4. Process


Processing encapsulates the operations applied to satellite images to solve particular issues derived from errors, anomalies or discrepancies from sensors. For instance, cloud removal or sensor failures can lead to data gaps in time-series of satellite images. Additionally, noise from aerosols, dust, and sensor measurement errors can reduce the quality of the remotely sensed data. The Interpolation of Mean Anomalies (IMA) is a gap-filling and smoothing approach that mitigates these issues (Militino et al. 2019).

Filling missing data

Theoretical background

rsat implements a generic version of the algorithm with the function smoothing_image().

Neighborhood definition in the Interpolation of Mean Anomalies, assuming nDays = 1 and nYears = 1
Neighborhood definition in the Interpolation of Mean Anomalies, assuming nDays = 1 and nYears = 1

For the theoretical explanation, let’s assume that \(15\) images are available in the dataset (squares in the image above). The imagery corresponds to \(5\) consecutive days over \(3\) years. Consider that we are willing to fill/smooth the target image (red square). IMA fills the gaps borrowing information from an adaptable temporal neighborhood (yellow squares). Two parameters determine the size of the neighborhood; the number of days before and after the target image (nDays) and the number of previous and subsequent years (nYears). Both parameters should be adjusted based on the temporal resolution of the of the time-series of images. We recommend that the neighborhood extends over days rather than years, when there is little resemblance between seasons. Also, cloudy series may require larger neighborhoods.

Summarized algorithm of the Interpolation of Mean Anomalies
Summarized algorithm of the Interpolation of Mean Anomalies

IMA gives the following steps; (1) creates a representative image of the neighborhood ignoring missing values e.g., doing the mean, median, etc. for each pixel’s time-series (fun), (2) the target and representative images are subtracted giving an image of anomalies, (3) the anomalies falling outside the quantile limits (aFilter) are considered outliers and therefore removed, (4) it aggregates the anomaly image into a coarser resolution (fact) to reveal potential spatial dependencies, (5) the procedure fits a spatial model (thin plate splines or TPS) to the anomalies which is then used to interpolate the values at the original resolution, and (6) the output is the sum of the interpolated anomalies and the average image. The process is encapsulated in smoothing_image() and the section below shows its usage.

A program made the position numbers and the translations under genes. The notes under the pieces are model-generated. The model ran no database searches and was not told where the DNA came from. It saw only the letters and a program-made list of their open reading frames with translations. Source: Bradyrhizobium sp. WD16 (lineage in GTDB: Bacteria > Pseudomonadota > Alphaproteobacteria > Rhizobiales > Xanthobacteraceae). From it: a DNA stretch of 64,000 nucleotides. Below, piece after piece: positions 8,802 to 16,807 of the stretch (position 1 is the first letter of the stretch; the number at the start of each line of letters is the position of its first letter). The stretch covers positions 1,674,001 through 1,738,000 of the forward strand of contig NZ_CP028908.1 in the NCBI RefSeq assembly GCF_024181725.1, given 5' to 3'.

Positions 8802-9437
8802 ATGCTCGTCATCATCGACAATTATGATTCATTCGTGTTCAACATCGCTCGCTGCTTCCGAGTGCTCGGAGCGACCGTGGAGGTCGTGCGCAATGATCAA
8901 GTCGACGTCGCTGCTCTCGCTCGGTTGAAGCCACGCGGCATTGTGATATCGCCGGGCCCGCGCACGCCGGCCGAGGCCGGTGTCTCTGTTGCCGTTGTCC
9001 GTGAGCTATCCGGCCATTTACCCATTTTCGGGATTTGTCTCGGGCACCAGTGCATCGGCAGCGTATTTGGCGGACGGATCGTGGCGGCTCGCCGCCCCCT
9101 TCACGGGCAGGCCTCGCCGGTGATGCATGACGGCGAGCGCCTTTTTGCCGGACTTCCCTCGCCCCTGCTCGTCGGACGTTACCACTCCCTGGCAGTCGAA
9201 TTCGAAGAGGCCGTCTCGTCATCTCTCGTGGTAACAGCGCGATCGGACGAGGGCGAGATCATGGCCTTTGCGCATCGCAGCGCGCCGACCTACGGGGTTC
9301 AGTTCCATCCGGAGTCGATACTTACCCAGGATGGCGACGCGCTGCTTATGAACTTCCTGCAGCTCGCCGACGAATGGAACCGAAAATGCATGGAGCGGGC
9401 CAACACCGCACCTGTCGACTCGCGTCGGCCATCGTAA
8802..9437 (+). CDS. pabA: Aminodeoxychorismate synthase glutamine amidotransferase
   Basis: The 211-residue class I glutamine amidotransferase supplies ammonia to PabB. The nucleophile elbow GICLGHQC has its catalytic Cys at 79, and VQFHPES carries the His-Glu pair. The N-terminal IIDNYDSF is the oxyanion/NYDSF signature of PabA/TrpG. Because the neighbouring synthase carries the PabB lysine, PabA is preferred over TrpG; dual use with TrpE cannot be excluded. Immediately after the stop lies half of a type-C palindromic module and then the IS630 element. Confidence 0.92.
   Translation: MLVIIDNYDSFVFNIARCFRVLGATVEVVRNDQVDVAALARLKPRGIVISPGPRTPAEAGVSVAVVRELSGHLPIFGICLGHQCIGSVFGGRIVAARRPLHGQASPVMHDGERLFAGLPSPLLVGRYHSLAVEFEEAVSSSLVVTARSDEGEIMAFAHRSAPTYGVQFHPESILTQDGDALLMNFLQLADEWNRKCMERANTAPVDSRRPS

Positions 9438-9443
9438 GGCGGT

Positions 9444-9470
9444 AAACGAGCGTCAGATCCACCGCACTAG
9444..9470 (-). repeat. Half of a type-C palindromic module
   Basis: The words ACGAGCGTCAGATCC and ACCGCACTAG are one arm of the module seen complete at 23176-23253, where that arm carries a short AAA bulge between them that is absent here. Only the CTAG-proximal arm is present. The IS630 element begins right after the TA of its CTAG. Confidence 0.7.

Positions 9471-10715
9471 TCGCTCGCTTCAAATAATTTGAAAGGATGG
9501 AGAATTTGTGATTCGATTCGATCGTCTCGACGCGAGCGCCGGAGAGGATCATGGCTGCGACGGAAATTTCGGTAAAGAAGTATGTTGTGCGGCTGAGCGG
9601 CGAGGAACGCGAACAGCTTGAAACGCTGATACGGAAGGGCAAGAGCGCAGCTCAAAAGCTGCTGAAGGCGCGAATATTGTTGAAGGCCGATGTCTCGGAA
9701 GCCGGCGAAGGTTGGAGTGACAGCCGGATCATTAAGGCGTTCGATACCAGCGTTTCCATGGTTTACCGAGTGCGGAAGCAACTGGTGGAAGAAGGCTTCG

Hands-on demonstration


The showcase uses a time-series of \(6\) NDVI images. NDVI stands for Normalized Difference Vegetation Index and it is an indicator of vegetation’s vigor. Values close to \(1\) indicate the presence of green and dense vegetation. Images correspond to a region in norther Spain between August \(2^{nd}\) and \(4^{th}\), in \(2017\) and \(2018\). The images are part of the package and can be loaded into the environment as follows:


ex.ndvi.navarre <- rast(ex.ndvi.navarre)

Let’s display the series of images to spot the gaps of data:

tm_shape(ex.ndvi.navarre) + tm_raster(title = "NDVI", style = "cont")

The maps show a hole on August \(3^{rd}\), \(2017\) in the upper part of the image. The aim of IMA is to predict the values of the missing parts to provide a complete and continuous dataset.

Interpolation of Mean Anomalies

The instruction below applies the IMA to the entire series. It uses a temporal neighborhood of \(2\) days and \(1\) year and the representative image is the mean. Outliers are the anomalies outside \(1-99\) quantile range. Anomalies are aggregated at a factor of \(10\) (every \(10\) pixels are aggregated into \(1\)) to fit an approximate spatial model. We recommend to tune the parameters accordingly to obtain the best performance possible in each situation:

ndvi.fill <- rsat_smoothing_images(method = "IMA",
                                   nDays = 2,
                                   nYears = 1,
                                   fun = mean,
                                   aFilter = c(0.01,0.99),
                                   fact = 10,
                                   only.na = TRUE)

The algorithm predicts the value for the missing and the existing pixels. The last argument, only.na = TRUE, indicates that the results should preserve the original values wherever available. IMA is able to run when neighborhoods are incomplete. In those situations, the algorithm simply uses the imagery available within the temporal neighborhood. The function prints a message specifying the actual number of images being used in each case.

Let’s make a comparison between before and after the application of IMA.

before <- ex.ndvi.navarre[[1:3]]
after <- ndvi.fill[[1:3]]
tm_shape(c(before,after)) + tm_raster(title = "NDVI", style = "cont")

The intention is to keep growing the number of algorithms devoted to processing in future versions of the package.

Militino, A F, M D Ugarte, U Perez-Goya, and Marc G. Genton. 2019. “Interpolation of the Mean Anomalies for Cloud-Filling in Land Surface Temperature (LST) and Normalized Difference Vegetation Index (NDVI).” IEEE Transactions on Geoscience and Remote Sensing. (Open-Access). http://dx.doi.org/10.1109/TGRS.2019.2904193.